Monday, January 18, 2016

MultiPath TCP: how to test MPTCP with OpenWRT and QEMU

The goal of this tutorial is to create a simple scenario with OpenWRT, QEMU and VDE (Virtual Distributed Ethernet - http://vde.sourceforge.net/) to analyze the behavior of MPTCP.

This figure sums up the overall scenario



The test bed is based on two emulated devices (NodeA and NodeB) connected using a VDE Switch.
Each device has three Ethernet interfaces: eth2 is used only for management and MPTCP will be disabled on this interface. eth0 and eth1 will be used for MPTCP communications.

Network failure will be simulated changing the configuration of the VDE Switch (e.g. assigning a port to another VLAN).

Environment creation

Switch configuration

The VDE Switch is launched with this options:

sudo vde_switch -s /tmp/switch1 -tap tap0 

sudo ip a a 10.168.255.254/24 dev tap0 brd +

The tap interface is used to talk with eth2 ports, for the nodes management.
The configuration of the switch is:

vlan/create 1
vlan/create 2
vlan/create 3
vlan/create 4
port/setvlan 2 3
port/setvlan 3 3
port/setvlan 10 1
port/setvlan 20 1
port/setvlan 11 2
port/setvlan 21 2 


As you can see, ports 10 and 20 are assigned to VLAN 1, ports 11 and 21 to VLAN 2.

QEMU OpenWRT configuration

Now you can launch the two nodes with these commands:

sudo vdeq qemu-system-i386 test01.img \
  -net nic,vlan=0,macaddr=52:54:00:01:01:01 \

  -net vde,vlan=0,sock=/tmp/switch1,port=10 \
  -net nic,vlan=1,macaddr=52:54:00:01:02:01 \

  -net vde,vlan=1,sock=/tmp/switch1,port=11 \
  -net nic,vlan=2,macaddr=52:54:00:01:00:02 \

  -net vde,vlan=2,sock=/tmp/switch1,port=2 \
  -name NodeA



sudo vdeq qemu-system-i386 test02.img \
  -net nic,vlan=0,macaddr=52:54:00:02:01:01 \

  -net vde,vlan=0,sock=/tmp/switch1,port=20 \
  -net nic,vlan=1,macaddr=52:54:00:02:02:01 \

  -net vde,vlan=1,sock=/tmp/switch1,port=21 \
  -net nic,vlan=2,macaddr=52:54:00:02:00:03 \
  -net vde,vlan=2,sock=/tmp/switch1,port=3 \
  -name NodeB 


test01.img and test02.img are two OpenWRT images built for x86 (see MultiPath TCP (MPTCP) for OpenWRT page).

OpenWRT Configuration

Network configuration files -  /etc/config/network 

Node A configuration

config interface 'loopback'
option ifname 'lo'
option proto 'static'
option ipaddr '127.0.0.1'
option netmask '255.0.0.0'

config interface 'lan'
option ifname 'eth0'
option proto 'static'
option ipaddr '10.168.1.1'
option netmask '255.255.255.0'
option ip6assign '60'

config interface 'lan1'
option ifname 'eth1'
option proto 'static'
option ipaddr '10.168.2.1'
option netmask '255.255.255.0'

config interface 'lan2'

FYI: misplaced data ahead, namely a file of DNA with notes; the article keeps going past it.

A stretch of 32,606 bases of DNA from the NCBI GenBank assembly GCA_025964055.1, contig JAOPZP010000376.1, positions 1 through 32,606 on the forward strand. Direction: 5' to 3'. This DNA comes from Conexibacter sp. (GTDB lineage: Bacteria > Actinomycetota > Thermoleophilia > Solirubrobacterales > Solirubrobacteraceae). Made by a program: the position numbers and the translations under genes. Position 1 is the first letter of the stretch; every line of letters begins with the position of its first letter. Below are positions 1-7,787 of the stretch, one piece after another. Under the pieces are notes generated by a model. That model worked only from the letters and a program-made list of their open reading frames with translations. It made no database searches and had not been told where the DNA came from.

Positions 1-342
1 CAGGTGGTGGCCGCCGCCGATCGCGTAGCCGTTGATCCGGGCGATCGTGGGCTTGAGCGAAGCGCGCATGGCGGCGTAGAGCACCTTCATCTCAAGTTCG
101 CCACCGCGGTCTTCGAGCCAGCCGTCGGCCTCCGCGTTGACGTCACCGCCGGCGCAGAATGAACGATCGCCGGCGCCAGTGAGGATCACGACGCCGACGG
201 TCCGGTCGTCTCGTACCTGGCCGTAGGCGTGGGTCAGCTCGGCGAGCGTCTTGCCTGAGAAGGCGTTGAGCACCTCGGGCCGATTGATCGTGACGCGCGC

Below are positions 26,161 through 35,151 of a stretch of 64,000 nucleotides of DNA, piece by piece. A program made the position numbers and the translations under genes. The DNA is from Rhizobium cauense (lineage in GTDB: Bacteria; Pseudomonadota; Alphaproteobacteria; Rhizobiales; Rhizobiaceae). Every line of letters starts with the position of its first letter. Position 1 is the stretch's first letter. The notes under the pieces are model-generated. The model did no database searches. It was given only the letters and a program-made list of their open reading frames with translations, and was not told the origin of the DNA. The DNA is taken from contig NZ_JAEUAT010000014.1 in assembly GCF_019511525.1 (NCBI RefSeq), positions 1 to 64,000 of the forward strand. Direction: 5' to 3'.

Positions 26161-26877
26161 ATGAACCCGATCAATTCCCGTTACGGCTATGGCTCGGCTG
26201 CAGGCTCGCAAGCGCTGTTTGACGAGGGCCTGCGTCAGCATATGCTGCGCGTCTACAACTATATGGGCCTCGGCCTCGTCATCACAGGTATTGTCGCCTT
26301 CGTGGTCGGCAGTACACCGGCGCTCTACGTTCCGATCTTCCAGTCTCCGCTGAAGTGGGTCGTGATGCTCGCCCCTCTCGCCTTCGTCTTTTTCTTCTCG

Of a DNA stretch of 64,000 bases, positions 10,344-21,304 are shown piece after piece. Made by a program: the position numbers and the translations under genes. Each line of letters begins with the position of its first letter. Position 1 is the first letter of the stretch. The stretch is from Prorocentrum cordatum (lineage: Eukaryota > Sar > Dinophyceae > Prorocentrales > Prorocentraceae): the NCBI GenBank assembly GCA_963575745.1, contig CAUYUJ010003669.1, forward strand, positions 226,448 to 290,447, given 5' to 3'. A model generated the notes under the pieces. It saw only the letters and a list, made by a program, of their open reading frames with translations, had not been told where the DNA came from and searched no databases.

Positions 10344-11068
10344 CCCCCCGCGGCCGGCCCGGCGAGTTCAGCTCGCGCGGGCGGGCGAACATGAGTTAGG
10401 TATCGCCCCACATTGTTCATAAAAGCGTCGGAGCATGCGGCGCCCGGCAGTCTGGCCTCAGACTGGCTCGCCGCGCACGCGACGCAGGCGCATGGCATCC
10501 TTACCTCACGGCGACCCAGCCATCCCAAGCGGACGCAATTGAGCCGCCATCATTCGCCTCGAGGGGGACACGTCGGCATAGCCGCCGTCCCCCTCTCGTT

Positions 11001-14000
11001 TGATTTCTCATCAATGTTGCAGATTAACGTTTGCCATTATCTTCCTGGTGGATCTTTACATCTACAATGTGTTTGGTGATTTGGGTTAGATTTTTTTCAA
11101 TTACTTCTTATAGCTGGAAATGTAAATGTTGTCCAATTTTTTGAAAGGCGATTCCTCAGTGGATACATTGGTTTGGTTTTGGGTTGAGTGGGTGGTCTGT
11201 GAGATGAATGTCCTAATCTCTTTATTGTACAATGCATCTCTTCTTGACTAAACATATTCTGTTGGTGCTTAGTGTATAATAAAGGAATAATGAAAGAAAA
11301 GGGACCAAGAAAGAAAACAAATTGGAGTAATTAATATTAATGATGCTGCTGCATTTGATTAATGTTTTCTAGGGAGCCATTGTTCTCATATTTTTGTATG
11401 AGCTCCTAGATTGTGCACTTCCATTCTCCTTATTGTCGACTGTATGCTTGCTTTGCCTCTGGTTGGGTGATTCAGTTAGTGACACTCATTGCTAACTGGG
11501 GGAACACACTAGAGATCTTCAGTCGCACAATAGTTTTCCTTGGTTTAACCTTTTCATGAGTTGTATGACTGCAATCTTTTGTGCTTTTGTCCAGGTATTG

option ifname 'eth2'
option proto 'static'
option ipaddr '10.168.255.1'
option netmask '255.255.255.0'

Node B configuration

config interface 'loopback'
option ifname 'lo'
option proto 'static'
option ipaddr '127.0.0.1'
option netmask '255.0.0.0'

config interface 'lan'
option ifname 'eth0'
option proto 'static'
option ipaddr '10.168.1.2'
option netmask '255.255.255.0'
option ip6assign '60'

config interface 'lan1'
option ifname 'eth1'
option proto 'static'
option ipaddr '10.168.2.2'
option netmask '255.255.255.0'

config interface 'lan2'
option ifname 'eth2'
option proto 'static'
option ipaddr '10.168.255.2'
option netmask '255.255.255.0'

MPTCP Configuration

Node A

multipath eth2 off

# This creates two different routing tables, 
# that we use based on the source-address
ip rule add from 10.168.1.1 table 1
ip rule add from 10.168.2.1 table 2

# Configure the two different routing tables
ip route add 10.168.1.0/24 dev eth0 scope link table 1
ip route add default via 10.168.1.2 dev eth0 table 1

ip route add 10.168.2.0/24 dev eth1 scope link table 2
ip route add default via 10.168.2.2 dev eth1 table 2

ip route add default via 10.168.1.2

Node B

multipath eth2 off

# This creates two different routing tables
# that we use based on the source-address.
ip rule add from 10.168.1.2 table 1
ip rule add from 10.168.2.2 table 2

# Configure the two different routing tables
ip route add 10.168.1.0/24 dev eth0 scope link table 1
ip route add default via 10.168.1.1 dev eth0 table 1

ip route add 10.168.2.0/24 dev eth1 scope link table 2
ip route add default via 10.168.2.1 dev eth1 table 2

ip route add default via 10.168.1.1

MPTCP at work

Now you can check the configuration with multipath command. The output is (for both nodes):

eth0 is in default mode
eth1 is in default mode
eth2 is deactivated

You can check also the status of MPTCP with:
# cat /proc/sys/net/mptcp/mptcp_enabled 
1

The output "1" means it is enabled.

My suggestion is to enable fullmesh option with this command on the two nodes:

sysctl -w net.mptcp.mptcp_path_manager=fullmesh

Now you can generate a TCP stream with iperf:
On node B:
iperf -s -i 10

And on node A:
iperf -c 10.168.1.2 -i 1 -t 1000

And you can check the established flows with:
multipath -f
Index, Address-ID, Backup, IP-address
IPv4, next v4-index: 4
1, 2, 0, 10.168.1.1
2, 3, 0, 10.168.2.1
IPv6, next v6-index: 0

Now you can simulate a network disconnection changing a VLAN port with the command:
port/setvlan 10 4

With tcpdump command you can check on Node A and Node B interfaces how TCP flows are routed.

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